Lancashire TelegraphPendle MP welcomes Arctic medal announcement (From Lancashire Telegraph)

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Pendle MP welcomes Arctic medal announcement

MP for Pendle, Andrew Stephenson, has joined the ranks of those welcoming the Prime Minister’s statement that medals will be awarded to veterans of the Arctic convoys in World War II.

The Arctic convoys were undertaken to keep the supply lines to the Soviet ports of Murmansk and Archangel open in spite of German blockades.

More than 3,000 seamen died in the operation with then Prime Minister Winston Churchill describing it as the ‘worst journey in the world’.

Around 400 convoy veterans remain alive today including some in Pendle.

Mr Stephenson said: “Having written to the Foreign Secretary about this issue, I was delighted to be in the Commons Chamber to hear the Prime Minister announce a medal will be awarded. This is common sense prevailing and we owe a huge debt of gratitude to those who took part in the convoys.”

Comments (4)

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10:10pm Thu 20 Dec 12

Old Alzheimer says...

Sadly, far too late for far too many !!!!!
Sadly, far too late for far too many !!!!! Old Alzheimer
  • Score: 0

11:58pm Thu 20 Dec 12

clickhere says...

Old Alzheimer wrote:
Sadly, far too late for far too many !!!!!
Quite so.
These veterans have had medals and far more acknowledgement from the Russians than their own side - even before the fall of the Soviet Union. The civilian Merchant Navy suffered a higher % of losses than any of the armed services and whereever in the world, from commencement of the voyage till the end they were on the front line with the possibility of a uBoat torpedo at anytime. Their pay was even stopped on the date their ship sank.
Those that did the Arctic convoys had the added peril of ice and frostbite whilst on the ship with a certain speedy death if their ship was attacked and they ended up in the water.
Disgraceful that it has taken this long for the country to say thank you.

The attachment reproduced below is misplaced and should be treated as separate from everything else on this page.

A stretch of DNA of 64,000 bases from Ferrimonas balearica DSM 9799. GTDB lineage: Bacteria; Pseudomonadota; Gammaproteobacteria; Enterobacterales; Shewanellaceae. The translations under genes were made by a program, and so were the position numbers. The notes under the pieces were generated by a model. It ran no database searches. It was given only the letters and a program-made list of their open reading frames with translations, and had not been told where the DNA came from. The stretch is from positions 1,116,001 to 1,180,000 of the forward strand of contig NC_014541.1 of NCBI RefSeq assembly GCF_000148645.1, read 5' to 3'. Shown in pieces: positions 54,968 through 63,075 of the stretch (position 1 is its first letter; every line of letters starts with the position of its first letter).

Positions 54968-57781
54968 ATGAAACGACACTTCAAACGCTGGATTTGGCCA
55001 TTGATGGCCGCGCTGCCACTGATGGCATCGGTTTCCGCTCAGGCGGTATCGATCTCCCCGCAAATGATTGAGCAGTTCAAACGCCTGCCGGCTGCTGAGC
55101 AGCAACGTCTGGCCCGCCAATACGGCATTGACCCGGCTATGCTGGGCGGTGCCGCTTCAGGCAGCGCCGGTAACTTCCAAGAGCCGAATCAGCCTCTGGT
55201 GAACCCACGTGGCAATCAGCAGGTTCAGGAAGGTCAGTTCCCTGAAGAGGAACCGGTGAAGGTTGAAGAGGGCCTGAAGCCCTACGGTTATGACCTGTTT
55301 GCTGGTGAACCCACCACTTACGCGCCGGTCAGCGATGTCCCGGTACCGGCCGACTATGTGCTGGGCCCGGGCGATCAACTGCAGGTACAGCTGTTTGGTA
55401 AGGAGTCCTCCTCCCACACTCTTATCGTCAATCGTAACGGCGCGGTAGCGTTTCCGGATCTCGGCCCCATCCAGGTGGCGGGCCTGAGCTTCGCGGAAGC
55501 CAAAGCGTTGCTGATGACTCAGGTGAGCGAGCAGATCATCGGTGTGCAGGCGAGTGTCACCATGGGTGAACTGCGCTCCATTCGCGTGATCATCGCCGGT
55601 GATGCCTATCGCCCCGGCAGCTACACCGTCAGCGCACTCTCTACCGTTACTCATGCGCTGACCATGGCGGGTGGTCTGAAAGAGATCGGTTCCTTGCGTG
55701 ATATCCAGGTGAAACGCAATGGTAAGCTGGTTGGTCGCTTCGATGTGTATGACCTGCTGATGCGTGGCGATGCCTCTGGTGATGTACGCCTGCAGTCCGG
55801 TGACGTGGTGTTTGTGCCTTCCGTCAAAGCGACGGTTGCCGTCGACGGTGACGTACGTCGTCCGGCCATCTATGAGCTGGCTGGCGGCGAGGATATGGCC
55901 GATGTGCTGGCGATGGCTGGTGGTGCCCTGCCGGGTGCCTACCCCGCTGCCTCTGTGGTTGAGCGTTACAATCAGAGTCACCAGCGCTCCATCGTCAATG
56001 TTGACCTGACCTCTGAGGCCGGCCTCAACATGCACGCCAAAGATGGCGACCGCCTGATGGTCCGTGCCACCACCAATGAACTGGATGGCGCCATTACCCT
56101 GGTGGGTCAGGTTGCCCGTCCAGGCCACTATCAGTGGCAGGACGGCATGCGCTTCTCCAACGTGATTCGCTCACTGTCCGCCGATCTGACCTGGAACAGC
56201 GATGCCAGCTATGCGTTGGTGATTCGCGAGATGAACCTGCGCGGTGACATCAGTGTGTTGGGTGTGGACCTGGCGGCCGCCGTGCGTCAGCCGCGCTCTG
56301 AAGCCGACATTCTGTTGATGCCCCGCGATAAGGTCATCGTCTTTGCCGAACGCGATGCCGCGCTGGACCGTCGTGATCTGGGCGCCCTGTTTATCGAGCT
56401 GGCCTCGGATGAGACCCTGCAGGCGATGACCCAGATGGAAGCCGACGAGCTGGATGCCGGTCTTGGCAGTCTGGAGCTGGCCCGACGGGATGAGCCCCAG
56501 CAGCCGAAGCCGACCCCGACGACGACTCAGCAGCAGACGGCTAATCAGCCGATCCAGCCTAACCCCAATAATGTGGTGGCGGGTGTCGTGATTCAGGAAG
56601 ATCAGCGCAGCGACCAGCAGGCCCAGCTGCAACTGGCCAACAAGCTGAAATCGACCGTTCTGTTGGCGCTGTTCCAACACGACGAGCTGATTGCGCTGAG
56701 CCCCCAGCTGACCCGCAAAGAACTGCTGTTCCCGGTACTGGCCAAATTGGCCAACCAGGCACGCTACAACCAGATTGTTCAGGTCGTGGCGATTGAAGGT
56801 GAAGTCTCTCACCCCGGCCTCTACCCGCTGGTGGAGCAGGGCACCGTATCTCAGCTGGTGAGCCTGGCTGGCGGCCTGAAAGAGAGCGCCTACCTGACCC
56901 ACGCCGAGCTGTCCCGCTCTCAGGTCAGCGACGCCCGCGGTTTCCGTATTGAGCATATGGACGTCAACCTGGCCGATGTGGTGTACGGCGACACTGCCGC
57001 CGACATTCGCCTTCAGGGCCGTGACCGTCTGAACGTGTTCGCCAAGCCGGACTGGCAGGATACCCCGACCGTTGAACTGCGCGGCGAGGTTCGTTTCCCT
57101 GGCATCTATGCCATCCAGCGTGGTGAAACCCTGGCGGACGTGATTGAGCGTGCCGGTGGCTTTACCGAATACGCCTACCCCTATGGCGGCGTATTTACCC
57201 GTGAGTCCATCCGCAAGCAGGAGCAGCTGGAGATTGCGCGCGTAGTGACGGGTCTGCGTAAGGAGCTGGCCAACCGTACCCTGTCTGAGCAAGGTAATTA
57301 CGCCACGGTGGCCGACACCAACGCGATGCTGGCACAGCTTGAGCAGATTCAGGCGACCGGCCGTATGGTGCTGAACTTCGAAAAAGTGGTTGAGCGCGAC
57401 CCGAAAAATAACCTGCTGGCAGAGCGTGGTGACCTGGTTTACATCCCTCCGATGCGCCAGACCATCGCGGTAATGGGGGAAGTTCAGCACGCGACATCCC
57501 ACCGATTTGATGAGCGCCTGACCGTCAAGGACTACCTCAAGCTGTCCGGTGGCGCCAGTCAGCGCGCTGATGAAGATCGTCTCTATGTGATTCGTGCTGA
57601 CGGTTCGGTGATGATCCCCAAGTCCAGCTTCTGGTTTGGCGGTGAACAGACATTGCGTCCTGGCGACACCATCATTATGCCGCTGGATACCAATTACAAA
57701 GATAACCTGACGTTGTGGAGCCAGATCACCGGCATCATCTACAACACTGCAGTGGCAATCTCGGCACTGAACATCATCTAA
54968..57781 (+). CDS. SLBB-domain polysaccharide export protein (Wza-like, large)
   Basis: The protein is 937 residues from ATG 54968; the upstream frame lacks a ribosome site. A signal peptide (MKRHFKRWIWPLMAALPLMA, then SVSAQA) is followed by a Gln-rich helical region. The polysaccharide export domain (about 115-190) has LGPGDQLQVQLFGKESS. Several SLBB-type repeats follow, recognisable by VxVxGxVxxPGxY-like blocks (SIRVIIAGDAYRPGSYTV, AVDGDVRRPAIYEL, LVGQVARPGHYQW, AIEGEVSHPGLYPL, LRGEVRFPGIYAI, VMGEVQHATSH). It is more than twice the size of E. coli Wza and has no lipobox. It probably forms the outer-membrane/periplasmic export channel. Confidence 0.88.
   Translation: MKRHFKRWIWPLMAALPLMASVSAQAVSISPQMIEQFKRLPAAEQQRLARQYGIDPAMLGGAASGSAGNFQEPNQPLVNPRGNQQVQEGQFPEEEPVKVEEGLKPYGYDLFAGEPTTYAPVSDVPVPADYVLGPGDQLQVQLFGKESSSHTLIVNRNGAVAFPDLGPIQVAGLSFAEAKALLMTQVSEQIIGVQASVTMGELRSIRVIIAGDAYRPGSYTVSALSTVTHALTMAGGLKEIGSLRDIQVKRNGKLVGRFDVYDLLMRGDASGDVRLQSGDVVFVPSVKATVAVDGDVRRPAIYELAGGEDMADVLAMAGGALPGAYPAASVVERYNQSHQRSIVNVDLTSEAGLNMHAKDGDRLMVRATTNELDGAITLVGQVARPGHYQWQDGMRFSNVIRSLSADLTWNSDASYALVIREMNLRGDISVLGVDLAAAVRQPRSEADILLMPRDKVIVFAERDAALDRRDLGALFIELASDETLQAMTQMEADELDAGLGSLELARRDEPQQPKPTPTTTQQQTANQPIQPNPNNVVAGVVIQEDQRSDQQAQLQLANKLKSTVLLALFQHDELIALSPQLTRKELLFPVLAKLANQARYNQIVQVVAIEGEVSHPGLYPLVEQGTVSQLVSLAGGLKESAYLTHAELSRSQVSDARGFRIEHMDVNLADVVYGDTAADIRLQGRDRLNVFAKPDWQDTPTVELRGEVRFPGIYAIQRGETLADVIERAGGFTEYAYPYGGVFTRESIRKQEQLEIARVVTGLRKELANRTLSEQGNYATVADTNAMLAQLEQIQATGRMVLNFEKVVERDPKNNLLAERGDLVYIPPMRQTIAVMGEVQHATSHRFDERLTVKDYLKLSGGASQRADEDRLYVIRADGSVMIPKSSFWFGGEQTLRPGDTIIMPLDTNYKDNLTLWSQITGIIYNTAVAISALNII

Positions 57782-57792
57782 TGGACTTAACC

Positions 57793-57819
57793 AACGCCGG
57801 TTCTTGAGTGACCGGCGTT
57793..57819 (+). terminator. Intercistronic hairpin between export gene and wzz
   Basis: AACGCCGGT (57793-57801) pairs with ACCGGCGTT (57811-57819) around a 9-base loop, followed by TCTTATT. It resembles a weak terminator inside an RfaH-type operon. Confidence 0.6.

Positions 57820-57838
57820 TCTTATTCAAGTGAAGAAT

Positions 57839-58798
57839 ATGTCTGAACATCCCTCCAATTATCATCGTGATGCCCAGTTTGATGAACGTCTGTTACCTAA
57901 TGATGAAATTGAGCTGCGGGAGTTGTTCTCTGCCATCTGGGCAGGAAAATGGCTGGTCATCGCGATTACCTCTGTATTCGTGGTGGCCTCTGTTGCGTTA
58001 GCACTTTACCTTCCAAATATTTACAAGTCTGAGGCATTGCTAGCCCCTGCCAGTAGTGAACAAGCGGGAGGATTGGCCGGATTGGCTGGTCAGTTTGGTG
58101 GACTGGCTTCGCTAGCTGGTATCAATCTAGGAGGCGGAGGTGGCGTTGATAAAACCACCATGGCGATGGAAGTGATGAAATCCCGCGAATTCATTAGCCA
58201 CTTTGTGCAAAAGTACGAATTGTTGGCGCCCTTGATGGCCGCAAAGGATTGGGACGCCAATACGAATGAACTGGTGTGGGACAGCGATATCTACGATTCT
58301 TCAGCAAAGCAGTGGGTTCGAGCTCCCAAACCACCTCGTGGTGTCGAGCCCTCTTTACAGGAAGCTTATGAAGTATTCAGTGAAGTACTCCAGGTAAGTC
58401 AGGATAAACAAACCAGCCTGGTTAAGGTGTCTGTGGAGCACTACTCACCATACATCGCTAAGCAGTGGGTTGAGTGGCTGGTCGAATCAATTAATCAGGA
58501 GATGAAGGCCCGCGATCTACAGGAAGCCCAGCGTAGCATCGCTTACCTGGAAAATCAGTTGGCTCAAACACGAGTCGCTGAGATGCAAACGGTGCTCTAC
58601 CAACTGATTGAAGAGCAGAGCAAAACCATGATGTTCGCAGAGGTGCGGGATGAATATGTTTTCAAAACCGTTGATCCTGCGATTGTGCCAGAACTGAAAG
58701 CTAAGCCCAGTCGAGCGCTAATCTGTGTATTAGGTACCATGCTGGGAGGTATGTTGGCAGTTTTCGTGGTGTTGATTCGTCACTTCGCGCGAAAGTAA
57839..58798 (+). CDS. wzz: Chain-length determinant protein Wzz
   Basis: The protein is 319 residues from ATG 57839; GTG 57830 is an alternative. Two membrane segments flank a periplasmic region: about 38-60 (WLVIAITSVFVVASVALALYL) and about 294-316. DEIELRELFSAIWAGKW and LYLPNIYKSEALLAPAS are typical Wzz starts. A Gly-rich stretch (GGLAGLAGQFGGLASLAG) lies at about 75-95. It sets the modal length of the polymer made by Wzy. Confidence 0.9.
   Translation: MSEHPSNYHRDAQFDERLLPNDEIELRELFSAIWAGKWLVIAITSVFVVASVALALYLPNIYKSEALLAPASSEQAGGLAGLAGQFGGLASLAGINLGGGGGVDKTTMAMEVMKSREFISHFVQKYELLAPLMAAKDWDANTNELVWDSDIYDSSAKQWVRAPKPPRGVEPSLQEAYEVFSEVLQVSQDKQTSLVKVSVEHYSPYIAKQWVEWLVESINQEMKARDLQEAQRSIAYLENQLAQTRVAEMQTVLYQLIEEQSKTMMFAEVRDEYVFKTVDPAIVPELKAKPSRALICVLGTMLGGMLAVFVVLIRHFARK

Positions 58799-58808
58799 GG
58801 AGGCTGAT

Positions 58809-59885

[quote][p][bold]Old Alzheimer[/bold] wrote: Sadly, far too late for far too many !!!!![/p][/quote]Quite so. These veterans have had medals and far more acknowledgement from the Russians than their own side - even before the fall of the Soviet Union. The civilian Merchant Navy suffered a higher % of losses than any of the armed services and whereever in the world, from commencement of the voyage till the end they were on the front line with the possibility of a uBoat torpedo at anytime. Their pay was even stopped on the date their ship sank. Those that did the Arctic convoys had the added peril of ice and frostbite whilst on the ship with a certain speedy death if their ship was attacked and they ended up in the water. Disgraceful that it has taken this long for the country to say thank you. clickhere
  • Score: 0

10:01am Fri 21 Dec 12

Noiticer says...

Says much about the structure of our society when the military got medals and the civilian services were forgotten for years. The same system continues to-day with honours easily given to top civil servants, military top brass and celebrities yet thousands of ordinary folk do remarkable things day in and day out without recognition.
Says much about the structure of our society when the military got medals and the civilian services were forgotten for years. The same system continues to-day with honours easily given to top civil servants, military top brass and celebrities yet thousands of ordinary folk do remarkable things day in and day out without recognition. Noiticer
  • Score: 0

10:48pm Sat 22 Dec 12

globetrot says...

Noiticer wrote:
Says much about the structure of our society when the military got medals and the civilian services were forgotten for years. The same system continues to-day with honours easily given to top civil servants, military top brass and celebrities yet thousands of ordinary folk do remarkable things day in and day out without recognition.
Havt to agree with you there. I am putting my hand up for my granddad. unfortunately too little too late. He has severe alzhiemers and although the medal is priceless to his family, it will mean nothing to him.
[quote][p][bold]Noiticer[/bold] wrote: Says much about the structure of our society when the military got medals and the civilian services were forgotten for years. The same system continues to-day with honours easily given to top civil servants, military top brass and celebrities yet thousands of ordinary folk do remarkable things day in and day out without recognition.[/p][/quote]Havt to agree with you there. I am putting my hand up for my granddad. unfortunately too little too late. He has severe alzhiemers and although the medal is priceless to his family, it will mean nothing to him. globetrot
  • Score: 0

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